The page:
A federal judge in Boston sentenced a California man to four months in prison on Wednesday for threatening to shoot and kill the employees of The Boston Globe.
The FBI arrested Robert D. Chain, 69, in August 2018 after he made 14 threatening phone calls to the Globe’s newsroom within the span of two weeks.
Chain, a resident of Encino, California, first contacted the Globe after the paper publicly urged other news organizations to join it in a coordinated response to the surge of political attacks on the news media, according to the FBI.
During that call and the others that followed, Chain called the Globe the “enemy of the people” and made violent and sexually explicit comments.
“We are going to shoot you motherfuckers in the head, you Boston Globe cocksuckers. Shoot every fucking one of you,” Chain told Globe employees in one recorded call, according to an FBI affidavit submitted to the court.
On Aug. 16, 2018, the same day that the Globe published its editorial highlighting political attacks on journalists, Chain told the paper’s employees that he was coming to the newsroom at a particular time to shoot them.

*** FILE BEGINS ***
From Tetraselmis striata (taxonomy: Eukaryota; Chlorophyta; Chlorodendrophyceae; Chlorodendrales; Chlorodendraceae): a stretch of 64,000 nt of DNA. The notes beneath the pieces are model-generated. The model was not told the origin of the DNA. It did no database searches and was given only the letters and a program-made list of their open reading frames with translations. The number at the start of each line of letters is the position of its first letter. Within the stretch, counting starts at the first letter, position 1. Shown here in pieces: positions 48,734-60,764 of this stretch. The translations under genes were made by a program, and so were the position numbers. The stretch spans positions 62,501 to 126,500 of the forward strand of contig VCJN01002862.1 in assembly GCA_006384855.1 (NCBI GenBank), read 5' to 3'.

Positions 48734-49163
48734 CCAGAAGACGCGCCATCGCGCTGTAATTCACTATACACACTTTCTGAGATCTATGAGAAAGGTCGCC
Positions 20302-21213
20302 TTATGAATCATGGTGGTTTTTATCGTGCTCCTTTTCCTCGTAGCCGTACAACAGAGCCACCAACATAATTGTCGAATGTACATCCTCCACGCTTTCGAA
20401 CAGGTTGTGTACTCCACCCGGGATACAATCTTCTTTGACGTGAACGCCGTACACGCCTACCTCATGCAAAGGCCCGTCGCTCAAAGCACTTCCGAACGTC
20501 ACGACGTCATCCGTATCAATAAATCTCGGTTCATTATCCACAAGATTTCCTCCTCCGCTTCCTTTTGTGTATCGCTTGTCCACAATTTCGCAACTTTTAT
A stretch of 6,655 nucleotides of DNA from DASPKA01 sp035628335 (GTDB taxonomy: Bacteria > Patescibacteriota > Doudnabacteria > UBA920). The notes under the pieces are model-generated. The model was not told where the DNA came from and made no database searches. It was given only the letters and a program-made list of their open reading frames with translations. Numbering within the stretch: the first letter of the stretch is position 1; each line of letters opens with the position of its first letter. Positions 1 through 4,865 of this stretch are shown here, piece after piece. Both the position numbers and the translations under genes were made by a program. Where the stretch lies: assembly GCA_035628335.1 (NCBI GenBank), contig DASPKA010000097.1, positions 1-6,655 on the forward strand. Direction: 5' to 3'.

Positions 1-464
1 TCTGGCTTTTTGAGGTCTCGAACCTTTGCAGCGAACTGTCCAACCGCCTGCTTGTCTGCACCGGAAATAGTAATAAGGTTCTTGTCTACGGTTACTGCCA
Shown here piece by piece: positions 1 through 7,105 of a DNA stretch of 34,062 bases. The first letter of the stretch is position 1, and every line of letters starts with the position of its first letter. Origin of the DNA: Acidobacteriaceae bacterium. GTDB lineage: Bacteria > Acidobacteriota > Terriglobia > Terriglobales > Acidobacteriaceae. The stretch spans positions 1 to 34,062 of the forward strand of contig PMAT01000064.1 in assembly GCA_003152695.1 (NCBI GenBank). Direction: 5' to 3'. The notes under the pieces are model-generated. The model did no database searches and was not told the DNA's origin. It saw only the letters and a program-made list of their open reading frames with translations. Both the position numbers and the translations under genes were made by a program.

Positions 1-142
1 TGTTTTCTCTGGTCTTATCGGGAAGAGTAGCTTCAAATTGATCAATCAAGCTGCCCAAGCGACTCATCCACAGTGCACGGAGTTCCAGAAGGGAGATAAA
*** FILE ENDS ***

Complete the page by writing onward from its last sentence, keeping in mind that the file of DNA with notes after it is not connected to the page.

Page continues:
“What are you going to do motherfucker? You ain’t going to do shit,” the affidavit quotes him as saying. “I’m going to shoot you in the head later today, at 4 o’clock. Goodbye.”
In response to that specific threat, local law enforcement was called to the Globe’s building, according to the FBI.
Some of Chain’s slurs echo remarks made by President Donald Trump, who has attacked the news media ever since he launched his first campaign for the presidency. Trump repeatedly calls journalists the “enemy of the people” and often declares “fake news” while pointing directly at TV cameras during his rallies.
On Aug. 22, 2018, per the affidavit, Chain told the Globe he would continue his threats to the paper and “other fake news” if they continued their “treasonous and seditious acts” against Trump.
In 2017, Trump tweeted an edited video, originally recorded during an appearance on WrestleMania, showing him body-slamming another man whose head was now replaced by the CNN logo. In response, CNN said the video “encourages violence against reporters.”
In October of the following year, when a pipe bomb was sent to CNN, Trump said in a tweet that the “great anger” in the U.S. was caused by the “Fake News Media, the true Enemy of the People.”
In May 2019, Chain pleaded guilty to seven counts of making threatening communications in interstate commerce.
In addition to his four-month sentence behind bars, Chain has been ordered to serve three years of supervised release and pay a fine of $3,500. He must also pay restitution to the Globe in the amount of $16,512.
In court for his sentencing on Wednesday, Chain said that issuing those threats was “the worst decision I ever made” and that he hopes “people can forgive me,” the Globe reported.